By: Scott Kurashige
Amid all the hoopla and pressure, Sarah Palin took to the stage of the RNC convention, wowing the GOP delegates and winning over most of the media commentators. Her speech commanded that we stop viewing her as a curiosity, that we take her seriously as a politician and a leader.
And if we are to take the substance of her words seriously, then we need to point out that Palin—echoing an attack on Barack Obama delivered a half-hour prior by Rudy Giuliani—made one of the most idiotic statements of the year.
Palin remarked, “I guess a small-town mayor is sort of like a community organizer, except that you have actual responsibilities.”Continue reading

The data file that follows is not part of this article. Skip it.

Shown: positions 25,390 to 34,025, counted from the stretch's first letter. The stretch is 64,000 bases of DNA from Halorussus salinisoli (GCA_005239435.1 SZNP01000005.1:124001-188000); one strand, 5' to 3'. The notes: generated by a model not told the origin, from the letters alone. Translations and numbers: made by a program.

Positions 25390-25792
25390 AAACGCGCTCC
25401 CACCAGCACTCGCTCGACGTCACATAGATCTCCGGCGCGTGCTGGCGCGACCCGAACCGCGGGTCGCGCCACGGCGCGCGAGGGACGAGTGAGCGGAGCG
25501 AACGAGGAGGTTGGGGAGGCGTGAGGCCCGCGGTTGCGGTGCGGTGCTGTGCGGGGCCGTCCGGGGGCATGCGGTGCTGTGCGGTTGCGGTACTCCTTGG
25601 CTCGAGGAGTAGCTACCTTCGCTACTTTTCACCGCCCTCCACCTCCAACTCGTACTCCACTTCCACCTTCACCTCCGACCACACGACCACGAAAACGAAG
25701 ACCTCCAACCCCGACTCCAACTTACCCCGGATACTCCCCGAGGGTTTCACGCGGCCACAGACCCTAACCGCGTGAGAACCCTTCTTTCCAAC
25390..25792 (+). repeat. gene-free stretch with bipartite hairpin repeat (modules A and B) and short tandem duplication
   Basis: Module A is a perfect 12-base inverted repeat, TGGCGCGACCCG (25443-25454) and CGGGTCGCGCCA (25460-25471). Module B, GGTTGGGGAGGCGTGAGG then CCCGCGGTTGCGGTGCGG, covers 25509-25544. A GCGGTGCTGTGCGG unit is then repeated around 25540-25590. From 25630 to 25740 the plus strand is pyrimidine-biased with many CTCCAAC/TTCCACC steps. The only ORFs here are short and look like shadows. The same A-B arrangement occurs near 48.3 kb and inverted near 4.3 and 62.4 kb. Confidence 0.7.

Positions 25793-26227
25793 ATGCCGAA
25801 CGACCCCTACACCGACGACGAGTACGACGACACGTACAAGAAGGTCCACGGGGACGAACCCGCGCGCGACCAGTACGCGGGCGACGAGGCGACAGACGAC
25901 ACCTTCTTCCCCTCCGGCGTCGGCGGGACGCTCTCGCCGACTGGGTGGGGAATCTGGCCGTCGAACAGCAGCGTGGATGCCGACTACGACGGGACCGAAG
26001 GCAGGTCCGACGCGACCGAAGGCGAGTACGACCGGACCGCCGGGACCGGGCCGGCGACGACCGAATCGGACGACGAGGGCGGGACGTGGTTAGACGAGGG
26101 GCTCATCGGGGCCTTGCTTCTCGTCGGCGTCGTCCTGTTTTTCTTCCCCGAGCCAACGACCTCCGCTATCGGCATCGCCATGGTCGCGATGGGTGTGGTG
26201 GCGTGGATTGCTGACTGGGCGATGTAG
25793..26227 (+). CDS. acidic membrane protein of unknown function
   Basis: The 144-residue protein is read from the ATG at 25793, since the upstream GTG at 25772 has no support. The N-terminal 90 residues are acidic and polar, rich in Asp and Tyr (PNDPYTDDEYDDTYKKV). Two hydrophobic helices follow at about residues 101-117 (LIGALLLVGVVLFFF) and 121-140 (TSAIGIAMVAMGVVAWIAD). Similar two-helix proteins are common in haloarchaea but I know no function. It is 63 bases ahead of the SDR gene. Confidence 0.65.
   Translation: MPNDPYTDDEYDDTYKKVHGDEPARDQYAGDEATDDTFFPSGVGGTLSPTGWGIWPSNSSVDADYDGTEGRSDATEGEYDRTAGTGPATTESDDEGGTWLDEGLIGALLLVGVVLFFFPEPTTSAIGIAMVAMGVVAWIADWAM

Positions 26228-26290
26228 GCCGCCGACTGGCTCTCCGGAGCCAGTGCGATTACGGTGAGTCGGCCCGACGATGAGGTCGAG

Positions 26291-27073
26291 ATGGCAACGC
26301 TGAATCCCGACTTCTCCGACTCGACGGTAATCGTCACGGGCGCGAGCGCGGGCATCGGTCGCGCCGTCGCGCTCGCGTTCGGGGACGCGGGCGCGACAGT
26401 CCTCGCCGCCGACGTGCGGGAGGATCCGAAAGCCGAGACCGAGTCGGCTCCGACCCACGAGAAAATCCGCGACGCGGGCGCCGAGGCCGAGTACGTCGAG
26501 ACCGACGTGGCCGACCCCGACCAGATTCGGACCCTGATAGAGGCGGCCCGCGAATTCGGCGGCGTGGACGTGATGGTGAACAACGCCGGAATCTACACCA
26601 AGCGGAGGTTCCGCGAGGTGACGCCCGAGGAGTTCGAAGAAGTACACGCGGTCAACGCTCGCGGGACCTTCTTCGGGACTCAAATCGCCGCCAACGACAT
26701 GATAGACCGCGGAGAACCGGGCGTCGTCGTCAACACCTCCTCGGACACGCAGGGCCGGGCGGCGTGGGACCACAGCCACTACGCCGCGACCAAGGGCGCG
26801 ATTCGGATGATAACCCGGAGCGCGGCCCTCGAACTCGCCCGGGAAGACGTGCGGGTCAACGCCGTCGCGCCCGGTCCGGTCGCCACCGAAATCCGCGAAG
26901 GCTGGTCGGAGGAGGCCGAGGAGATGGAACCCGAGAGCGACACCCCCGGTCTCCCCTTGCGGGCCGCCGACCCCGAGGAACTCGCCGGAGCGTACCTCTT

By: Rich Feldman
In 1968, I volunteered for Eugene McCarthy, traveled across the country to campaign against the war in Vietnam, danced in the streets of Wisconsin when LBJ announced that he would not run for a second term and demonstrated in Chicago against the pro-war policies of the Democratic Party Leadership. This was my initiation into the politics of the 1960s. I arrived at UM and got involved in the year between the 1967 Detroit Rebellion and the Assassination of MLK. The assassination of Martin Luther King dominated the hearts and minds of millions of Americans and reminded us that we could not separate the war and foreign policy from the Civil Rights Movement and the need to transform our values and rebuild our cities.